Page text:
Developers become lenders

With mortgages hard to come by, some sponsors offer their own loans to move units

On its Web site, the marketing pitch for the Fitzgerald, a condo in Harlem, has a decidedly pre-recession ring: “Where the living is grand and the financing is easy.”

The mortgage terms sound that way, too: 5 percent down, with no worries about pesky approval requirements from a nitpicking bank. “The developer … will give you up to a 95 percent mortgage at favorable rates with reasonable conditions,” the Web site reads.

But the reason buyers don’t have to concern themselves with a bank is very much related to the recession.

The building began offering its own loans over the summer. The sponsor had started offering units for sale in 2007, but as the recession storm clouds gathered and banks tightened lending standards for prospective buyers, 257-117 Realty decided that offering financing itself was the best solution.

About eight of the 46 units for sale in the building have been sold with sponsor mortgages, and the sponsor expects to make more loans as 2010 unfolds.

“We decided to do that to facilitate sales and have buyers know for certain mortgage money is available to them,” said Bob Friedman, the head of 257-117 Realty. “We’re a lot more liberal than banks today.”

Friedman is one of a small cadre of residential developers in New York jumping into the mortgage business to unload apartments in the tight credit climate. These developers either have deep pockets or access to inexpensive credit that allows them to cut a loan (often a risky one) to a buyer and make a tidy return.

Samson Management, the sponsor for 905 West End Avenue, jumped into the lending game last year to reach the critical “15 percent sold” threshold the state attorney general requires for a conversion plan to be declared effective. Even now, after achieving that marker, Samson continues to offer mortgages on a case-by-case basis.

Mortgage broker Eric Appelbaum of Apple Mortgage Corp., meanwhile, has worked on a handful of deals in Manhattan in recent months, including two buildings in Chelsea, in which developers provided second mortgages for 10 to 20 percent of the units’ purchase price. The buyers made small down payments and took first mortgages for about 75 percent of the purchase price.

Many of the sponsor-financed deals in Manhattan that sources told The Real Deal about typically feature five- or seven-year loans and interest rates of around 5 percent, with balloon payments at the end of the term. However, the loans usually have 30-year amortization schedules. This particular loan structure makes loans risky and difficult to refinance (to facilitate refinancing, Friedman offers no prepayment penalty).

Crunching the numbers shows just how big a bill a buyer can face when this kind of sponsor loan comes due. For a $500,000 mortgage with a five-year term and a 30-year amortization schedule at a 5 percent interest rate, the buyer will have paid off roughly $40,000 of principal and will owe $459,000 on the loan, which must be refinanced or paid off (unless there is an option for a renewal in the agreement).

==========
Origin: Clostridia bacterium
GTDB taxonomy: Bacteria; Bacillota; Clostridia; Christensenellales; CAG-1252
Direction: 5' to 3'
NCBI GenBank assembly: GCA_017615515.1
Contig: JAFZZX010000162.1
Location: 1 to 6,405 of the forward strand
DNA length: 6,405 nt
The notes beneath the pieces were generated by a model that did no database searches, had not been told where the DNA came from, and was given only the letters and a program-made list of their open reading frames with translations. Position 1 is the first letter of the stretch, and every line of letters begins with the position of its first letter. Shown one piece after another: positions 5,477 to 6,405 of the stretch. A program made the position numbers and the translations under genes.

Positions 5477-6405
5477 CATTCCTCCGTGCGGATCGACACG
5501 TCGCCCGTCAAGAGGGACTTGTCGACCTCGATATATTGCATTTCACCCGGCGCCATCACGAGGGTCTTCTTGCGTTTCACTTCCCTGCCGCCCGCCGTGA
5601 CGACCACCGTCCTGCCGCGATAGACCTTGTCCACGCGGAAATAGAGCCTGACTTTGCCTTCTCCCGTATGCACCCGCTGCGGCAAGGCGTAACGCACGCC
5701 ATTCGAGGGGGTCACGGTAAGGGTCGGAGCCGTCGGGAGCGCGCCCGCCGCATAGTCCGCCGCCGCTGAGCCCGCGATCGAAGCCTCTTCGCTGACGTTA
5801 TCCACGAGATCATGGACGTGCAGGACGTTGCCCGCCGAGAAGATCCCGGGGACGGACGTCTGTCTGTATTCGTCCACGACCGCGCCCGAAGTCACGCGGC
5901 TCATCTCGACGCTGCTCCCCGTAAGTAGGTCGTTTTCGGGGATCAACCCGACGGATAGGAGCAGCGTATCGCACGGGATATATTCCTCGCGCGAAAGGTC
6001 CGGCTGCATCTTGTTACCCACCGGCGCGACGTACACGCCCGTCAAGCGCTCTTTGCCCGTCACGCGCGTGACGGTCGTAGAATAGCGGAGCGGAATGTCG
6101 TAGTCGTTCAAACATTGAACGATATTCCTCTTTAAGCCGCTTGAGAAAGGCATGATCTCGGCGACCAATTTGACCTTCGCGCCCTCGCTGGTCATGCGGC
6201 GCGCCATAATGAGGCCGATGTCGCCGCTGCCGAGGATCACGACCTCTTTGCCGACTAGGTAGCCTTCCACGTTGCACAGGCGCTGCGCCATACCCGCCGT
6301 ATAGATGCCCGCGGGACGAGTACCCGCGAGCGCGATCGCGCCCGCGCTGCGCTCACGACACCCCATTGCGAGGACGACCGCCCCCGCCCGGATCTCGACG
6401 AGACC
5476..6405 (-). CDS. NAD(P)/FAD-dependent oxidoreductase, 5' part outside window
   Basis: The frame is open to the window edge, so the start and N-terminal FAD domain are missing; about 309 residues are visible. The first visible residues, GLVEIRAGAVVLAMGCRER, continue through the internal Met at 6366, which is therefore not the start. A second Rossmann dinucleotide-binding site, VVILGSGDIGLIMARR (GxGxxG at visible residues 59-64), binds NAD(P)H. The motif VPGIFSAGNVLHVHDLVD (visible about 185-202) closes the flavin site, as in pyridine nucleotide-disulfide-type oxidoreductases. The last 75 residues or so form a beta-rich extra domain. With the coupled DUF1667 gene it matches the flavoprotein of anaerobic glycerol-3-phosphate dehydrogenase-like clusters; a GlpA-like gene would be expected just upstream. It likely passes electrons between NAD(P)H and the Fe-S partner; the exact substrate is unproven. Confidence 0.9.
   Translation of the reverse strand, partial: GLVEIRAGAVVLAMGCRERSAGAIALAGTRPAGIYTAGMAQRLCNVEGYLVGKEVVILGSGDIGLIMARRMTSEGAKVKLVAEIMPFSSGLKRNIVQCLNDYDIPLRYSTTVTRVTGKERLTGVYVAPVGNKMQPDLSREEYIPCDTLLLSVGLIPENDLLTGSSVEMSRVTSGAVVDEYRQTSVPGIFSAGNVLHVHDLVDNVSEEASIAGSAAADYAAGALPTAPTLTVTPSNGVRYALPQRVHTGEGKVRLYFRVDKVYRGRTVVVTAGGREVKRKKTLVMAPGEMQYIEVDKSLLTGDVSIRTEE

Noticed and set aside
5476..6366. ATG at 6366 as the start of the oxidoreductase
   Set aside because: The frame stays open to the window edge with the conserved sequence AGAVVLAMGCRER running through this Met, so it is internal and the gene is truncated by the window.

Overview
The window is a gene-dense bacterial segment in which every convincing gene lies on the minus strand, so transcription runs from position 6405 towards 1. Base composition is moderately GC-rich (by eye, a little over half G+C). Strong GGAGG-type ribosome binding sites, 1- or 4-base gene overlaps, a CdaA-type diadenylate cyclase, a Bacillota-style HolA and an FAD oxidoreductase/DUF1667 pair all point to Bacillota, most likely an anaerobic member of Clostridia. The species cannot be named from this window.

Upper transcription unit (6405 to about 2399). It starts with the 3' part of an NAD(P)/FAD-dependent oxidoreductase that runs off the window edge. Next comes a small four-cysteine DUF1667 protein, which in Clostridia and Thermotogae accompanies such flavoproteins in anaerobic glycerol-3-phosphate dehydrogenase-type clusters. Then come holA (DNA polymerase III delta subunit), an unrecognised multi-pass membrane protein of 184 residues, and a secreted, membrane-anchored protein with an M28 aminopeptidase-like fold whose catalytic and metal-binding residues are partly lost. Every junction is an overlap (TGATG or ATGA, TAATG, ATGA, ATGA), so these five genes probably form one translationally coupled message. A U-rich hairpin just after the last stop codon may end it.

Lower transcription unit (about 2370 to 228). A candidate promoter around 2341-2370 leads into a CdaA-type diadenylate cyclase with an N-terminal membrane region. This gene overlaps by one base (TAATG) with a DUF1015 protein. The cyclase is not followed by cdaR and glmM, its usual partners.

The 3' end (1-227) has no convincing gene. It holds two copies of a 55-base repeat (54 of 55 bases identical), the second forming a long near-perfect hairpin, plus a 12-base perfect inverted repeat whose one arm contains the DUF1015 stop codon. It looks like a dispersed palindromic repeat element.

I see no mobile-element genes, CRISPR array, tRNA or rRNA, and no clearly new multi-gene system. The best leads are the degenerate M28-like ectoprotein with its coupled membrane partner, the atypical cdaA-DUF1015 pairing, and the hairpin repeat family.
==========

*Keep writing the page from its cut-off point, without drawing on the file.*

“It’s conceivable that these people could put money down and take seller financing and in five years not be able to refinance due to the value [of the apartment] or market conditions or collateral,” said Jeffrey Appel, vice president at Bank of America Home Loans. “Then it’s going to be difficult.”

Sign Up for the undefined Newsletter

While few residential developers have the financial muscle to make these kinds of loans, this is not the first downturn in which developers have offered them. In the early 1990s, sponsors including Friedman wielded this tool to get apartments sold.

The current downturn was, however, spurred by lax lending standards, so this new wave of deals for buyers who can’t get conventional loans with today’s tightened lending standards is raising red flags.

“Desperate times call for desperate measures,” said Richard Bouchner, owner of Bouchner & Co. Real Estate. “[Sponsors] do this because it’s a measure of last resort.”

Sources say these deals have many risks, from the pressure on buyers to refinance to potential foreclosure if the loans go bad. Unlike when a bank is the lender, these deals don’t usually escrow property taxes, so sponsors could get slammed with tax bills if the homeowner walks away.

Beyond these risks, sponsor-financing deals underscore the continued weakness of the market.

“It doesn’t really go to the heart of the matter, which is making sure buildings can ultimately get conventional financing,” said Appel.

Louise Phillips Forbes, executive vice president at Halstead Property who is marketing 905 West End Avenue, noted that sponsor financing can work well for buyers of multi-room homes who plan to live there for the long term.

And, at 905 West End Avenue, sponsor financing is evolving. Instead of 10 percent down, Samson has now increased the threshold to 25 to 30 percent, and is only open to mortgages for resident-owners, not investors.

Phillips Forbes said private banks have started extending mortgages to buyers interested in the $2 million-plus apartments in the building, and the sponsor is willing to step in for smaller loans that don’t interest these banks.

“He is basically picking up a portion of the market that private wealth won’t,” she said.

Friedman insisted he is thoroughly vetting buyers. He also boasts that there were no foreclosures on the 15 to 20 mortgages he extended to buyers of a West 22nd Street co-op in the early ’90s.

Yet even he acknowledged the danger. “I agree there is more risk, but we’re willing to take it,” he said.